Eta lashed Central America yesterday as a major category 4 hurricane, bringing a storm surge measured in yards and rainfall measured in feet. Flooding rains and mudslides continue there today, but now it looks like the United States will be impacted by this storm too in the coming days, with a possible collision course with Florida in the works.
Eta has weakened to a strong tropical storm now, packing maximum sustained winds of 70 mph. It is currently moving west through Central America at 8 mph with a minimum central pressure of 990 mb or 29.24 inches.
The National Hurricane Center (NHC) in Miami, Florida is forecasting for the storm to curve around and head north, possibly impacting Florida as early as late Sunday night. The NHC says a faster west-northwestward motion is expected through Thursday morning; that should be followed by turn toward the north, and then a northeast motion is forecast Thursday night and Friday. On the forecast track, the center of Eta is expected to move over northern Nicaragua through this morning, and then move across the central portions of Honduras through Thursday morning. The system is forecast to emerge over the northwestern Caribbean Sea on Friday. On Saturday, it is forecast to approach Cuba from the south; on Sunday, it should continue moving north to Florida. On Monday, Eta could be impacting south Florida directly.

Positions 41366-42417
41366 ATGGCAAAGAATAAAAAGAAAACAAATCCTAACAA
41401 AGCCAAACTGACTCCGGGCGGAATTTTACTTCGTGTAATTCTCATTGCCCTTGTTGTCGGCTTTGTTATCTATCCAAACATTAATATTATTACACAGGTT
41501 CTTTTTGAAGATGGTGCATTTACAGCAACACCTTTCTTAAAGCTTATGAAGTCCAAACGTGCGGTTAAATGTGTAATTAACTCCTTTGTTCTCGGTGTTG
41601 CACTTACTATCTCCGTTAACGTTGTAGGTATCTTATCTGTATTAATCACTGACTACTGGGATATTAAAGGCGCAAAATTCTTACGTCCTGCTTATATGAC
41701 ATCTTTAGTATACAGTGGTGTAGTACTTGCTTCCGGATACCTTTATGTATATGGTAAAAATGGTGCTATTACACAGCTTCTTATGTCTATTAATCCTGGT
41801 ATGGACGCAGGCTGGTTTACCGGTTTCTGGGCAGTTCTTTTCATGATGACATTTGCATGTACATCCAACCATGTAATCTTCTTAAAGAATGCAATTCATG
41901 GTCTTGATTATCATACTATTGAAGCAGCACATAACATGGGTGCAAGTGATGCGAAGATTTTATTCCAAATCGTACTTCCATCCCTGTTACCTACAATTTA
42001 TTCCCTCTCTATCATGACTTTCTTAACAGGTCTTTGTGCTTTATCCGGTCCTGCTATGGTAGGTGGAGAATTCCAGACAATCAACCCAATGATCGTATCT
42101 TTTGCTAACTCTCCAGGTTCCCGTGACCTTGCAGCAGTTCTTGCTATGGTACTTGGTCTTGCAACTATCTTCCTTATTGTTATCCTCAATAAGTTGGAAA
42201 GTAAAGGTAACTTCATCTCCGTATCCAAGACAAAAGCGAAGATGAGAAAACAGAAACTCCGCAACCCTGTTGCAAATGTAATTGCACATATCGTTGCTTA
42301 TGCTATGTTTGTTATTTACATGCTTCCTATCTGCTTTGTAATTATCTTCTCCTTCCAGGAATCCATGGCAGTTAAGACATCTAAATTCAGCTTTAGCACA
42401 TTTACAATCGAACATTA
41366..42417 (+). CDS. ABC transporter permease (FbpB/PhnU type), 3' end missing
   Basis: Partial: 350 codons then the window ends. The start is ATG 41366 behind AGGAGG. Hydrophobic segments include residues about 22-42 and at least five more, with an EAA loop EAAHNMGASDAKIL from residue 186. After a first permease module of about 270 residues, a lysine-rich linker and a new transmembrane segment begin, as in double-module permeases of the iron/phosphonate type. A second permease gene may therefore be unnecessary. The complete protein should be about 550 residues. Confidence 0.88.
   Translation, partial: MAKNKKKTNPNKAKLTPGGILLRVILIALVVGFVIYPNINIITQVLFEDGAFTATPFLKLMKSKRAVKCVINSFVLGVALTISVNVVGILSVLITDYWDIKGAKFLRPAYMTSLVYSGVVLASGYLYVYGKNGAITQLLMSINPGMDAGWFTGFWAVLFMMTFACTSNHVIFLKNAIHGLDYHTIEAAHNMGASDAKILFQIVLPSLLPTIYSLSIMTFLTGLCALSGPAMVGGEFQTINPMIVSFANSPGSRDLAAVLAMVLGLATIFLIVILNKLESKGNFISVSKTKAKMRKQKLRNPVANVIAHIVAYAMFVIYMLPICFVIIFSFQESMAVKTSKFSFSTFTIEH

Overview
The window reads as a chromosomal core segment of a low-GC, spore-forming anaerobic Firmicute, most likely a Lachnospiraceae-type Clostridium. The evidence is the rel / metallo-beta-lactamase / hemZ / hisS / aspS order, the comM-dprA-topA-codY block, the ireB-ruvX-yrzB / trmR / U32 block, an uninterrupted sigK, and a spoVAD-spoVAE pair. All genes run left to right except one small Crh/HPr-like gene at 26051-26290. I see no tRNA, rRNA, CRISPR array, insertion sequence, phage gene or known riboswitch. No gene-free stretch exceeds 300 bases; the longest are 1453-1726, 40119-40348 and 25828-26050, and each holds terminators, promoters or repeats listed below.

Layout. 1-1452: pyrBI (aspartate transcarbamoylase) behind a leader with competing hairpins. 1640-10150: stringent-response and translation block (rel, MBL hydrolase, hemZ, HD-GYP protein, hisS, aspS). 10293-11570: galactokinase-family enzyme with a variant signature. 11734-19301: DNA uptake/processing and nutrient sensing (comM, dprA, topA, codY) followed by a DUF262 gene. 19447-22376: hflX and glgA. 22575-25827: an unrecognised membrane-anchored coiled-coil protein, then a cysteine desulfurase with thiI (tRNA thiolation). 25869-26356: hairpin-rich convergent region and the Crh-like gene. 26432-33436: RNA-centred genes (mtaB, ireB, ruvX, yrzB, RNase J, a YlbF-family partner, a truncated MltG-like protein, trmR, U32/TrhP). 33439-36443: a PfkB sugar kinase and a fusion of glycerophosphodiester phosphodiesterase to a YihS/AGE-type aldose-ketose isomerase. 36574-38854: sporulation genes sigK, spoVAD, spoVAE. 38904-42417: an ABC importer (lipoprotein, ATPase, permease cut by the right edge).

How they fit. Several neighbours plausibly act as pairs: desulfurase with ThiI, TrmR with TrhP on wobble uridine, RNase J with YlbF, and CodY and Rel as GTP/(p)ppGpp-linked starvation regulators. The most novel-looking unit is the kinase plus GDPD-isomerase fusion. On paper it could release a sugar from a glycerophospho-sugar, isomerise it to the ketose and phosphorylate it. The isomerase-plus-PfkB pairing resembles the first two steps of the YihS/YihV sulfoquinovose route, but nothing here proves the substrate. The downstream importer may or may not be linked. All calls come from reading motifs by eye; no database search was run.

As Eta continues to move over land today, continued weakening will occur. The NHC expects Eta will weaken to a
tropical depression by tonight. However, as the system heads back over water, additional strengthening is expected. By late Friday or early Saturday, Eta should be a tropical storm once again. It is too soon to tell what intensity the storm will be when/if it impacts Florida or the U.S. coast.